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University of Houston. Lagers, George - Lagers transcript, 1 of 1. October 10, 2009. Special Collections, University of Houston Libraries. University of Houston Digital Library. Web. June 18, 2021. https://digital.lib.uh.edu/collection/houhistory/item/2103/show/2102.

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University of Houston. (October 10, 2009). Lagers, George - Lagers transcript, 1 of 1. Oral Histories from the Houston History Project. Special Collections, University of Houston Libraries. Retrieved from https://digital.lib.uh.edu/collection/houhistory/item/2103/show/2102

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University of Houston, Lagers, George - Lagers transcript, 1 of 1, October 10, 2009, Oral Histories from the Houston History Project, Special Collections, University of Houston Libraries, accessed June 18, 2021, https://digital.lib.uh.edu/collection/houhistory/item/2103/show/2102.

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Title Lagers, George
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  • University of Houston
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  • Houston History Project
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  • Priest, Tyler, interviewer
Date October 10, 2009
Subject.Topical (LCSH)
  • Energy development
Subject.Name (LCNAF)
  • Lagers, George, 1942-
Subject.Geographic (TGN)
  • Houston, Texas
Genre (AAT)
  • interviews
Language English
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  • Sound
  • Text
Original Item Location ID 2006-005, HHA 01008
Original Collection Oral Histories - Houston History Project
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Title Lagers transcript, 1 of 1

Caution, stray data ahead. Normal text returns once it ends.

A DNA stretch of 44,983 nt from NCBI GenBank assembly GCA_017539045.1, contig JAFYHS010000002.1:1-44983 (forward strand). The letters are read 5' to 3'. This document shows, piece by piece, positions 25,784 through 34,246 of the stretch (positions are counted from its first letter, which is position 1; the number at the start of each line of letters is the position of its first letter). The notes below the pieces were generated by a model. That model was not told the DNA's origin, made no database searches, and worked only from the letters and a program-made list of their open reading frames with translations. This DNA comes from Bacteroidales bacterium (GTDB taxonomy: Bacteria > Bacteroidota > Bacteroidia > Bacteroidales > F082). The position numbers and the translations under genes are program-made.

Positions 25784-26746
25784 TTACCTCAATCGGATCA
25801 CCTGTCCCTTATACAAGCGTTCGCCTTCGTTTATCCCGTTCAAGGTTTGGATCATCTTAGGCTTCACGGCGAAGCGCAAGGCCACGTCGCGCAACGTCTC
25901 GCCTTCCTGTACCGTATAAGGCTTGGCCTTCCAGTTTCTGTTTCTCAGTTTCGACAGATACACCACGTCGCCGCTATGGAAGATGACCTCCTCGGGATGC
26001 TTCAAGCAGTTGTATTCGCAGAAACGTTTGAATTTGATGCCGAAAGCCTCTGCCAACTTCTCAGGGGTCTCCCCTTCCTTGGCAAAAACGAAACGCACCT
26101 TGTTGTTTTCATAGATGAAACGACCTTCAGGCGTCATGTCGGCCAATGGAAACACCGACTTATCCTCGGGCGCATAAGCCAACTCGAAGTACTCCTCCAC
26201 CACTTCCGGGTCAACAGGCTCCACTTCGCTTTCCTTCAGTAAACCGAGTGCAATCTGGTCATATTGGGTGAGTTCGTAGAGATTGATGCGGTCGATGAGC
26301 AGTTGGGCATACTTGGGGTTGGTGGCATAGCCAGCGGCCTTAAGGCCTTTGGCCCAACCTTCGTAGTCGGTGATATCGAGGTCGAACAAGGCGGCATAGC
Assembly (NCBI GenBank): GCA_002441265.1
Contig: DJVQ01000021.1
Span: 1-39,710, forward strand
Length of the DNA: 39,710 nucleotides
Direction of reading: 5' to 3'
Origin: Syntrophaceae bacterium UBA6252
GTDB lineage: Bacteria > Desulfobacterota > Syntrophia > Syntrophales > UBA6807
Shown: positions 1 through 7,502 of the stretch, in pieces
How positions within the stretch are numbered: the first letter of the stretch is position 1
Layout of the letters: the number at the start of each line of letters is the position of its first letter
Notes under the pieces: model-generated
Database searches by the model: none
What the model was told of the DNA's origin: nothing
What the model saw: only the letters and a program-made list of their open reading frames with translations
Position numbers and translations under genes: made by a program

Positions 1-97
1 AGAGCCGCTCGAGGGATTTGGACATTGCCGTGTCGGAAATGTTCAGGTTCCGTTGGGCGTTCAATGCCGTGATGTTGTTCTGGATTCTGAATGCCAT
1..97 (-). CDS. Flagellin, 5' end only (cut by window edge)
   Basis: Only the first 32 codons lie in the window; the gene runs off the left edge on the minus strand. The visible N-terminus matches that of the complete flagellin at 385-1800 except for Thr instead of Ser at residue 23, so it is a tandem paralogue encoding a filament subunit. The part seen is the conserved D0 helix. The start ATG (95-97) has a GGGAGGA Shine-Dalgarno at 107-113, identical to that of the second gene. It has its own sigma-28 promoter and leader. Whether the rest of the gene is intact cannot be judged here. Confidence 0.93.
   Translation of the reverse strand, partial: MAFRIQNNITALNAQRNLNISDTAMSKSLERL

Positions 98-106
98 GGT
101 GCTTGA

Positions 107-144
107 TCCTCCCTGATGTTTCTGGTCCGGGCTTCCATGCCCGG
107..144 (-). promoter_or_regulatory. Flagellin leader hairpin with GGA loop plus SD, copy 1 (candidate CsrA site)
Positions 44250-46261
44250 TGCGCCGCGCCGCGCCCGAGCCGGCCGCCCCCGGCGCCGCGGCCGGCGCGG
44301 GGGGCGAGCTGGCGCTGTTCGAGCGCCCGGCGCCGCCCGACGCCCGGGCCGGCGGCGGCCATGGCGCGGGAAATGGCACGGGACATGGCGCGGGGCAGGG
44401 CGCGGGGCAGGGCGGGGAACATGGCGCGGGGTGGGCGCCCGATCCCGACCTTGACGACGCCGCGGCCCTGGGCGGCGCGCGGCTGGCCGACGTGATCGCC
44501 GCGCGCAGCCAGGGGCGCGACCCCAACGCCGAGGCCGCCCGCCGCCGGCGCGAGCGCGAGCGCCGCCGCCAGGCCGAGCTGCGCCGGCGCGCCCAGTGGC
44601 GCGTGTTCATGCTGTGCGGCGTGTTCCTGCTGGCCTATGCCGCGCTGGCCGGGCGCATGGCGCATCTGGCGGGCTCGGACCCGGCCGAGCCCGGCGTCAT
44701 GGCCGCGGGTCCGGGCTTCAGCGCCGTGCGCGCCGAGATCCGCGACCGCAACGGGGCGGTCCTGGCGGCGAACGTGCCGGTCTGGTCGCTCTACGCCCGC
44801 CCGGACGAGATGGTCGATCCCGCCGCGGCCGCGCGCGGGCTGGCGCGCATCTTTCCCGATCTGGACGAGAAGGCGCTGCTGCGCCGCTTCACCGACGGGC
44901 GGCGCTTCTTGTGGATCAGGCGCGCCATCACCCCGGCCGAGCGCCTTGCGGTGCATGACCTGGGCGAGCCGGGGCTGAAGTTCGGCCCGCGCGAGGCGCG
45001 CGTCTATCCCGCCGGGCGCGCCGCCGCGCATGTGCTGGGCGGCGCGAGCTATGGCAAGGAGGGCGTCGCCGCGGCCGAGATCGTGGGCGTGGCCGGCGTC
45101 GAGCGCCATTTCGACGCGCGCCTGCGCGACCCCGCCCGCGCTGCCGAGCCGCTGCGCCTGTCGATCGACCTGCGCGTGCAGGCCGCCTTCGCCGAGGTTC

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Transcript HHA# 01008 Page 1 of 11 Interviewee: George Lagers Interview: October 10, 2009 University of Houston 1 Houston History Archives BOEM DEEPWATER GULF OF MEXICO HISTORY PROJECT OFFSHORE ENERGY CENTER HALL OF FAME Interviewee: George Lagers Date: October 10, 2009 Place: Houston, Texas Interviewer: Tyler Priest Ethnographic preface: George Lagers was born in Maastricht, Germany, in the middle of the Second World War. Lagers eventually became interested in naval architecture, and in 1968 earned his degree from Delft University. Lagers’ first job was at a shipyard near Rotterdam, one engaged in offshore work (including fabricating jack-up rigs). After nine years, Lagers left the yard in 1977 after having analyzed primarily dynamic positioning systems. Then at the Ocean Minerals Company, Lagers worked on dynamic positioning issues in 1978 for a seafloor manganese nodule mining concern. In 1992, Lagers formed his own one-man consulting company. In the late 1990s, Lagers gained fame in the historical community when he co-published Fifty Years Offshore with Hans Veldman. HHA# 01008 Page 2 of 11 Interviewee: George Lagers Interview: October 10, 2009 University of Houston 2 Houston History Archives File 1 TP: This is an interview with Mr. George Lagers for the OEC Hall of Fame induction 2009. The interviewer is Tyler Priest. We’re in Houston on October 10th. Congratulations. GL: Thank you very much. TP: Thanks for joining us. Let’s start off with a little background. I see you were born in Maastricht in the middle of World War II. GL: Yes. Well, actually I didn’t notice very much of World War II, because in ’44 Maastricht was liberated, half a year earlier than most of Holland. So we didn’t suffer very much in Maastricht, and I was too young. TP: So tell us a little bit about where you grew up and where you went to school, and how you got interested in this whole business. GL: I grew up in Maastricht, went to school out there. The Dutch school system is not exactly like the American, but it has a first school, second school, and then you go to university. So up to my eighteens I lived in Maastricht, and then I went to the Delft University, doing naval architecture, which was kind of strange for somebody from Maastricht, which is in the hills. There’s no water. Well, there’s a river passing through Maastricht. TP: So how did you get interested in naval architecture? GL: I loved ships, and my father was involved in a small shipping company as a sleeping partner. So I got stories, I got photos of ships, small ships, and I found it very interesting. So that’s why I chose this profession. TP: What year did you start studying naval architecture? GL: 1960 I went to Delft University, and I got my degree in 1968. TP: I’m just trying to think timing, because Bruce Kolaf [phonetic]—you must know Bruce Kolaf. GL: Yes. TP: That’s about the time he was converting the Bluewater to the first semi-submersible, right when you— HHA# 01008 Page 3 of 11 Interviewee: George Lagers Interview: October 10, 2009 University of Houston 3 Houston History Archives GL: 1967, I believe. TP: Well, it was early sixties, right when you were going into your university. But, yes, in the early sixties, and then you had the first generation of the semi-submersibles. GL: I had the pleasure of interviewing Bruce Kolaf while we were writing this book about offshore history. TP: Yes, I’ve talked to him a few times, too, researching the Shell thing. So I didn’t mean to interrupt. So you graduated, you said, in ’68 from Delft, is that right? GL: Yes. TP: And where did you go from there? GL: My first job was a shipyard in the Rotterdam area. Well, enabling the city of Rotterdam Schiedam, which is primarily known for its jenever production, but it had a shipyard that was specialized in special equipment, dredging vessels, and in the mid-sixties they started to move into the offshore designs, offshore constructions. So I didn’t even know what offshore was at the time, but I joined a shipyard and got involved in offshore projects from day one, more or less. TP: What kind of things were you working on? GL: The yard had built a five-legged jack-up platform. Only two of that type have been built ever. TP: Five legs? GL: Five legs, two too many, really. And the first thing I got to do was analyze the motions of that platform with elevated legs and with legs half down and legs just above the seabed, to try to analyze impact forces when the jack-up is lowered down to the seabed before it’s jacked-up above the waves. It was interesting, getting involved in model test results. TP: I know there were a lot of problems with jack-up rigs in the early days, I guess, maybe more in the fifties and sixties, a lot of problems with stability, right? GL: Yes, they weren’t really fit for ocean tow on keel. That’s where most jack-ups were lost, during ocean tow. Once you had them in more quiet HHA# 01008 Page 4 of 11 Interviewee: George Lagers Interview: October 10, 2009 University of Houston 4 Houston History Archives waters or in tow somewhere, generally they were okay. But also the stability standing has been a problem sometimes. There aren’t a lot in the industry. TP: You said the company you were with was—how do you pronounce it? GL: In Dutch we would say “Husto.” TP: Okay. G-u-s-t-o. And you stayed with them for— GL: Nine years, until ’77. TP: And you were still mainly working on jack-up designs? GL: No. The main job I’ve been doing there was in dynamic positioning. TP: Tell us how you got into that. GL: The yard had secured an order for building a drill ship for a French company, Foramer [phonetic], and that ship had to be dynamically positioned. Now, people at the yard didn’t know what that was. Neither did I. But my boss said, “Well, you know other things on hand at the moment. We’ll make you responsible for the working of the dynamic positioning system,” and that’s how I got involved. I had to specify the system and find suppliers, and then follow the assembly of the system and see that it would work well. TP: This was the Petrol? GL: That was for the Pelican. Pelican was the first of that series of ships. Actually, the design itself has been repeated twelve or thirteen times, although they grew a little bit bigger starting from Pelican. But the Pelican was number one with a French DP system from a firm which is very well known at the moment, but was not known at that time, Alcatel. The second ship had a Honeywell system, and I just saw the photos of people nominated today, Henry Van Calcar. TP: Yes, we talked to him earlier. GL: I worked with him in those days. TP: Oh, you did? HHA# 01008 Page 5 of 11 Interviewee: George Lagers Interview: October 10, 2009 University of Houston 5 Houston History Archives GL: Yes, a very interesting time. I’ve been to Seattle several times. That was for the second ship, and then we worked for the French again and we had French systems again. TP: What were your contributions? What kind of things were you trying to do with dynamic positioning on these ships? Tell us about your involvement. GL: I was trying to understand how the system would work, and setting up simulations off-line and not in combination with the supply, but independent from the supply, to check out that the system would work well. For that, we involved a Dutch institution, TNO—the name may be known or it may not be known—and we set up hybrid simulations, because at that time digital computers were very small things, very slow. TP: Hank was talking about that too. GL: Yes. So by having an analog computer and a digital in combination, we could do the simulation at a reasonable speed, more or less one-to-one. My task in the simulations, in particular, was to obtain the ship-motion data, which we did by calculations not by model testing, and to get the data on thrust behavior when you change the pitch of the propellers. This was a ship with controllable pitch propellers, and that involved a lot of model testing because there you could not rely on mathematical models. They just weren’t available. So we ran tests at the Maryland tow tanks, and got a whole bunch of data which we then worked into the simulations, and finally then we included the control system software supplied by Acatel, the DP system supplier, and ran complete simulations, and saw that—well, there were problems, as you could expect, teething problems with a new system like that. But ultimately when it was built on-board, and finally started, we still had problems, but it worked in the end. TP: This is the Pelican you’re talking about? GL: This is the Pelican. TP: Where did it do its drilling? GL: It started with sea trials in a deep fjord in Norway, and then very early on its lifetime it went to Labrador and was drilling in the iceberg lanes. Drilling with other equipment, other than dynamic positioning, is basically impossible, so not really deep water at that time but a difficult area. They drilled in many other places too. I’m not aware of the complete record of the ship. It’s all over the world. TP: And so you were with GUSTO until ’77? HHA# 01008 Page 6 of 11 Interviewee: George Lagers Interview: October 10, 2009 University of Houston 6 Houston History Archives GL: That’s right, yes. TP: Were you were still working on dynamic positioning on other vessels? GL: Dynamic positioning for [unclear] vessels, and also I was working on the design and construction of the big semi-submersible pipe-laying barge, which at the time was named Viking Piper. I think it’s still called Acergy [phonetic] Piper at the moment, but I think it has changed hands again. Anyway, that pipe layer was commissioned in 1975, and was built specifically for North Sea conditions for crossing the Norwegian Trench, deeper water, and medium-sized pipes. TP: And it was a dynamically positioned pipe— GL: No, it wasn’t. No, that came later. And I wasn’t involved in that project. TP: Then when you left, you said in your CV, you were seconded to Ocean Minerals Company. GL: That’s right. I left together with a number of friends, and we started a small engineering company under the wings, so to say, of a Dutch dredging company, Boskalis [phonetic], and Boskalis got involved in an ocean mining program which was managed by Lockheed. TP: This was for the manganese nodules? GL: That’s right, yes. In ‘78 that was hot stuff. I was seconded to that program because of my understanding of dynamic positioning. Again, this ship would have to be dynamically positioned, and more particularly it would have to trail over a certain area to pick up nodules, and at the same time have a long pipe dragging under the ship over the same trail. So dynamically it was a complex picture, but very interesting. TP: You also worked on the Glomar Explorer, is that right, or conversion studies? GL: Yes, conversion studies. I’ve been on the ship itself once during testing of the mining system, because this ship was virtually the only one which was not particular built for the purpose, but which could handle a deep-sea mining system. TP: And Hank worked on this, too, right? HHA# 01008 Page 7 of 11 Interviewee: George Lagers Interview: October 10, 2009 University of Houston 7 Houston History Archives GL: Yes, I think so. Certainly in the early application of the Glomar Explorer. TP: The Jennifer Project. GL: That’s an interesting book, by the way. You probably— TP: I’ve looked at it. I haven’t read the whole thing, but I know the story. We also, a number of years ago, interviewed Curtis Crook [phonetic], who was with Global Marine and involved in that. I think he even headed it up. GL: Yes. TP: And so you got involved in ocean mining. GL: That’s right, yes. We lived in California for a couple of years and had a wonderful time out there. TP: Do you think it’ll ever become viable again? Every now and then there’s a revived interest in this whole idea. GL: Yes, it lived on for a while after the turn in ’79, 1980, when we found out that the market for nickel was dropping, and the cost of the projects were rising. So that project was abandoned, and there were several other mining projects by other companies and also they stopped the development. But some countries went on for a while. Japan was interested, France was interested. But also they ultimately stopped developments, but it may come back. I don’t know. I’m not too sure about that because the value of nickel, on which the whole project was based, dropped in the early eighties, late seventies, and the industry has found substitutes for nickel in its various applications. So whether the price of nickel will go up again sufficiently to justify another deep ocean mining project, I doubt it. TP: Probably not, yes. GL: But you never know. TP: So after Ocean Minerals, you started your own consulting firm, is that right? GL: No, I went back to MSC, the company that we formed in 1977. I managed the company for a number of years, and then when we ran into difficult times, we sold the company to IHC, to our former employer, so to say. I HHA# 01008 Page 8 of 11 Interviewee: George Lagers Interview: October 10, 2009 University of Houston 8 Houston History Archives stayed involved for a couple more years, but then I formed my own company, one-man consulting company. TP: In ’92? GL: That’s right. TP: But during the eighties, you continued to be involved in a lot of different— GL: Very different projects. And at that time the main line of MSC was jack-up design. We did some dredge design too, and little bits of semi-submersibles, but the main product, if I may call it that way, was jack-up platforms. TP: But you still worked on DP systems and a lot of things? GL: Yes. TP: Catamaran ferries. GL: Yes, it was an inland ferry. TP: Was there any particular projects that were memorable, that posed unique challenges that are worth recounting? GL: Less in those days than in the days at the shipyard, because there we were completely in new projects, things that had never been done before. In my days at MSC we were forwarding technology, I believe, but it was not so much a breakthrough as things were in the days of the GUSTO shipyard. But there were interesting projects, nevertheless. I’m trying to remember anything in particular. I was managing director, so my involvement in the projects was limited usually. TP: Yes, you were away from the technical side. GL: Maybe the most interesting thing to mention here was the development of a small spar for Shell. Shell had an interest in a small platform floating but which could be built at low cost, typically for step-out wells or what have you. TP: The mini floater? GL: They called it the mini-floater. It looked like a spar, but it was much smaller in diameter, but large draft, also like the spars we have now in the HHA# 01008 Page 9 of 11 Interviewee: George Lagers Interview: October 10, 2009 University of Houston 9 Houston History Archives Gulf of Mexico. I got involved in that project more personally, because everybody else was occupied with other things and I was a naval architect too, and it’s fun to stay in touch with technology. TP: We’ve honored a few people in dynamic positioning. Howard Shatto. is the other one, I think. You must have contact with him. GL: Yes, but that’s long ago. That’s again in the probably mid-eighties. TP: Is there anything else you can tell us about yourself or about other individuals in your area, or any stories that you might have? GL: Oh, yes, there are very nice stories, of course. On dynamic positioning, I had a nice adventure when we were testing the Petrol. TP: Go ahead and recount that story, the sea trials of the Petrol. GL: That’s right, yes, and because of the need for deep water, we went to the Gulf of Biscay, or, as the French call it, the Golfe de Gascogne, because there we had the deep water and unfortunately we also had the rough sea conditions. We had a big problem to get on board in the first place, because we took a little fishing vessel from the port of St. Jean de Luz, and sailed up to the ship, to the Petrol, but the wind was increasing all the time, so the captain of the Petrol decided that it was too tricky to stay close to shore and he moved out, and then the skipper of our boat says, “We’ll go back.” But my boss was with me, and he was very intent on getting on the ship and getting the tests started and the ship commissioned, and the final installment for the ship, of course. So he offered a bundle of dollars to this captain, skipper of the small boat, and we went on for another three hours, and finally came aside the Petrol and could go on board. Then we had to test the system. Well, with the usual problems. There’s always something that doesn’t click immediately. So at one time we had the taut wire out, which is a way of sensing the position of the ship, with a steel cable connection between the bottom and the ship, and the weather was bad and then we had a problem with the DP system, with the computer. So the ship started to drift off and to drag on that tiny little cable. I tried to keep the ship in position for a while with the joystick, and the captain and the first officer were just laughing. They didn’t believe it could be done, and they were absolutely right. It didn’t work. So we had to get that weight off the bottom again, restart the whole test at a later time. And all the time there was this ton of pressure, because every day we couldn’t deliver the ship it was costing the yard so many dollars a day, HHA# 01008 Page 10 of 11 Interviewee: George Lagers Interview: October 10, 2009 University of Houston 10 Houston History Archives which is much less than ships cost these days, but still it’s a lot of money for us in those days. TP: That seems to be the common story, the time pressure offshore when you’re working on day rates. I hear it in every interview we talked about it. This is always the driving factor. GL: It is, and it’s a good reason for some developments in the industry, like the [unclear] big cranes, systems that can be self-installing like jack-up production platforms. Anything that saves time at sea is worth a lot of money. TP: So in recent years you’ve mainly been working with drill ships, right, not so much jack-ups anymore. GL: Not so much jack-ups, since I have been—I should say, because I’m retired now, an individual consultant firm, a one-man company, I have worked more on [unclear] systems. I got in touch with Bluewater in Holland, and I was their consultant vis-à-vis the banks that finance the ships. So I had to report regularly on progress, potential problems, and what have you, and if the banks were satisfied, then they would send another check to Bluewater to pay its bills. TP: Do you do any work in Brazil? I know they use a lot of [unclear]. GL: No, I’ve never been there. There are a lot of [unclear]. TP: I was wondering how you got involved in the Fifty Years Offshore book. GL: A good friend of mine was Professor Wertz [phonetic], who worked for Shell and then moved on to teach at the Delft University, and he wanted some record of the history of the offshore. That was before [Joseph] Pratt and yourself got involved in history writing. He was feeling uncomfortable with the fact that there was not a good book about this history, and was afraid that things would move out of sight without being recorded. So he found Hans Veldman, but then Hans Veldman could write a history book, but was not at all involved in offshore. At one time Hans and I were having a meeting with some other guys, and he told about this project. And I said, “Well, I’ve got some time. Maybe I could join the project and help out from the offshore side of it.” So that’s what happened. His intention was to have the book published in ’97, for two reasons. It was fifty years since the first— TP: Well, the so-called Out of Sight of Land. HHA# 01008 Page 11 of 11 Interviewee: George Lagers Interview: October 10, 2009 University of Houston 11 Houston History Archives GL: That’s right, and the other reason was that the [unclear] Conference was held in Delft at that time under his chairmanship. So he wanted kind of a present for the [unclear] Conference. TP: Are you still interested in recovering history? GL: Very much, yes. Once you’re in that, you cannot leave it alone anymore. TP: There’s a Norwegian historian, Gunnar Nerheim [phonetic]. I don’t know if you’ve ever met Gunnar. He’s probably the most knowledgeable person on the history of the North Sea, I think, Norwegian history. There are more and more people sort of popping up. GL: Yes, fortunately, because it would be a shame to let it pass without some nice books about it. TP: Is there anything else you’d like to share with us at this point? GL: Well, certainly that I’m very glad and proud to be nominated for this. TP: Well, it’s a nice honor. It’s a very exclusive club. GL: Yes. I looked at the photos outside before we came in. TP: I think they’ll probably put you down—you’ve been to the Ocean Star Museum down in Galveston, the Offshore History Museum? GL: No, I haven’t. Both Hans Veldman and I were in Galveston in ’96. TP: You were there before they actually started the museum. GL: Yes. Well, this was while we were collecting material for the book. TP: I think we can stop here. Thank you for your time, and, again, congratulations. GL: Thank you very much. [End of interview]